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  • Writer's pictureSPCA Namibia

URGENT: They need you!

UPDATE: The SPCA Namibia including its seven Branches nationwide; includes members, Management and Branch Committees, Branch Representatives, and employees, collectively over 300 individuals; strongly opposes the following: ‘Proposed TradePort Namibia’s On-the-hoof Sheep Import-Transit-Export trading by Sea to Asia and The Pacific (Middle-East and other Markets) Region, along the Trans-Oranje Corridor and through Lüderitz’, a scoping report which was shared on 30 August 2021 by EnviroLeap Consulting CC.

In August 2020, the SPCA was first contacted by EnviroLeap regarding the proposed trade in Namibia. On 4 September 2020, the SPCA submitted a letter of strong opposition (click here for the original position statement, which still stands). On 9 September 2020, an article in the Windhoek Express stated "The EIA consultant handling the environmental clearance application, Vilho Mtuleni, confirmed that Tradeport gave instructions to put the project on hold." Since then, there has not been a word on the matter and many believed it was put to rest. That is, until August 2021 when EnviroLeap released a 78 + 33 page scoping report.

The SPCA would like to address the following concerns:

Animal Welfare

The SPCA’s principles are guided by Animal Protection Act 71 of 1962, and, like most international animal welfare organizations, veterinarians, and many companies, the Five Freedoms, a widely accepted, evidence-based framework which represents the key aspects of animal welfare. Below is a list of the Five Freedoms, followed by relevant concerns:

  • Freedom from Hunger and Thirst. TradePort is suggesting a transition to a pellet-based diet whilst on land and a pellet-based diet whilst on the vessel. Pellets may form a small portion of a healthy diet for sheep, but are in no way sufficient as the sole diet for weeks.

  • Freedom from Discomfort. During transport, ‘the animals will be tightly packed. The flooring is either slippery or made in a non-slip cleating/cladding design which causes discomfort, abrasions, pressure-sores, and lameness which can lead to septicaemia and difficulty resting.’ (Animals Australia 2021)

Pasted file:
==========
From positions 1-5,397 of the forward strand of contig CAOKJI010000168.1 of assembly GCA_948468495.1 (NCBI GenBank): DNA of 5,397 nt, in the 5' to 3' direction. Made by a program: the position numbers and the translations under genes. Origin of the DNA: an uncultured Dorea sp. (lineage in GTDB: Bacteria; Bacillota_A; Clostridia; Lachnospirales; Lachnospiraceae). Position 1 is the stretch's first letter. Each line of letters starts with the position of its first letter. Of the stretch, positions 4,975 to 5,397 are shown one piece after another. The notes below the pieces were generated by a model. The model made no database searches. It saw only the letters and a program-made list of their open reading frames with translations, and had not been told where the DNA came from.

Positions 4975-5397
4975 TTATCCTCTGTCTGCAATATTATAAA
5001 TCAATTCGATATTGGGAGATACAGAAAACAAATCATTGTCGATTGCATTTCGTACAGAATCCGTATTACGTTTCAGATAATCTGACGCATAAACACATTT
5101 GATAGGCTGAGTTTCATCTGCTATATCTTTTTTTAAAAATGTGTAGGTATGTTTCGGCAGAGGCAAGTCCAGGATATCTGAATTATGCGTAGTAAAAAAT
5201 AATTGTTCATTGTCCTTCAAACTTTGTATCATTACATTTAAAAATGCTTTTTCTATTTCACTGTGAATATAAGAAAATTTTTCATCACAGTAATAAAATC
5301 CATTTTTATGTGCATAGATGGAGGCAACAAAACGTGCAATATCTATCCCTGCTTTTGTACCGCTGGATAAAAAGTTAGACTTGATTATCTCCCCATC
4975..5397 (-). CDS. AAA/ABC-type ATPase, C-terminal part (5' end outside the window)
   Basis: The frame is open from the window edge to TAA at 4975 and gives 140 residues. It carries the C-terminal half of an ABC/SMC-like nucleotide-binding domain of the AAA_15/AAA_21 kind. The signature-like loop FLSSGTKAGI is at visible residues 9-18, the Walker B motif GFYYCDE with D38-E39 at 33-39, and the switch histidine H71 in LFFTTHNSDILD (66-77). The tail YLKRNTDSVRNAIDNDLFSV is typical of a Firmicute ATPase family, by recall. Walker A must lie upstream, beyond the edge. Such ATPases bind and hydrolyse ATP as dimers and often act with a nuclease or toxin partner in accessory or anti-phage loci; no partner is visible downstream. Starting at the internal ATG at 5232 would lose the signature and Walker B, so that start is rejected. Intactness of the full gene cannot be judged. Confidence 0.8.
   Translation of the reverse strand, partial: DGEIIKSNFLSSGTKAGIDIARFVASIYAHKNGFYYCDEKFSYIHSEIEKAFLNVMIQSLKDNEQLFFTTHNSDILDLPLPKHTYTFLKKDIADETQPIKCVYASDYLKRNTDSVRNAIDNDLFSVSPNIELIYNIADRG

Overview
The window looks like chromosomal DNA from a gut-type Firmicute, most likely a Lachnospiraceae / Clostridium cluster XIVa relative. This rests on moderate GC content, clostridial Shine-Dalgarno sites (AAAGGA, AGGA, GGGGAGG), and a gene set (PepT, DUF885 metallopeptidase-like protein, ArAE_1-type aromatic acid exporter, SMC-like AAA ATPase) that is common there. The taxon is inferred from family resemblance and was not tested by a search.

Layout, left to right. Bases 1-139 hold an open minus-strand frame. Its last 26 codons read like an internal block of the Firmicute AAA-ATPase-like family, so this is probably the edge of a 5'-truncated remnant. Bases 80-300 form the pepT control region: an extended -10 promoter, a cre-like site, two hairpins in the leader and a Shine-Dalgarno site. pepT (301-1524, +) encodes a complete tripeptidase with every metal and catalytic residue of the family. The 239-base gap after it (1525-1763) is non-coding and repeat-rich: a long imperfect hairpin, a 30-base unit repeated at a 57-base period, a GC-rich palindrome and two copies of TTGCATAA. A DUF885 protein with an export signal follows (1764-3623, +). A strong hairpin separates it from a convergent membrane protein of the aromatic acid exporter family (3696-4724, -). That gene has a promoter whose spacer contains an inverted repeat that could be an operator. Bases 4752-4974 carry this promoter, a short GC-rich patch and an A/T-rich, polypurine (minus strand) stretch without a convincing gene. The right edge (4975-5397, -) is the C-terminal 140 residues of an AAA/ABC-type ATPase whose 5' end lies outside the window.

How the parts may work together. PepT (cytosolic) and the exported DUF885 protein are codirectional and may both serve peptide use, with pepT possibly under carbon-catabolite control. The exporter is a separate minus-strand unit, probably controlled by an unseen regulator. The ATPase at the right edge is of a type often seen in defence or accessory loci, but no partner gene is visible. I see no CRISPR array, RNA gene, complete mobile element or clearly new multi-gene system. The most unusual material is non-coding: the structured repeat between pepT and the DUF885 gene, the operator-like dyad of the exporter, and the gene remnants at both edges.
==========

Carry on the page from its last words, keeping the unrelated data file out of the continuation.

• Freedom from Pain, Injury or Disease. TradePort has indicated that they will constantly monitor the health of the sheep. The SPCA requests further details, considering their intention to export between 10,000 and 70,000 sheep at a time. Similar shipments in the past have required only one veterinarian per vessel, with the responsibility of caring for up to 70,000 animals housed over many decks.

  • Freedom to Express Normal Behavior (by providing sufficient space, proper facilities and company of the animal’s own kind). There is no way of adhering to this principle

  • Freedom from Fear and Distress (by ensuring conditions and treatment which avoid mental suffering). In order to uphold the two aforementioned principles, The SPCA supports slaughter at the nearest Halal slaughterhouse (to ensure religious rights are adhered to) and the shipment of meat, a trade that is becoming more common, not only worldwide, but also in Kuwait.

Corporate Social Responsibility

The SPCA believes that by engaging in the live export and trade of livestock from South Africa and transiting through Namibia to the Middle East, TradePort should be held accountable to select their projects and business partners ethically, and should not simply claim ‘It is not our responsibility’ (Tjiramba 2021) and that their authority ceases to exist once the animals are at the destination country. In doing so, The SPCA asserts that TradePort is not only contributing to, but enabling animal cruelty.

Environment and Sustainability

  1. EnviroLeap estimates they will use 600,000 liters of water per day in Keetmanshoop and Aus (an area where rainfall is especially scarce). This will strain the local water system, which will affect both animals and humans. This concern has been raised particularly by consulted farmers in Aus.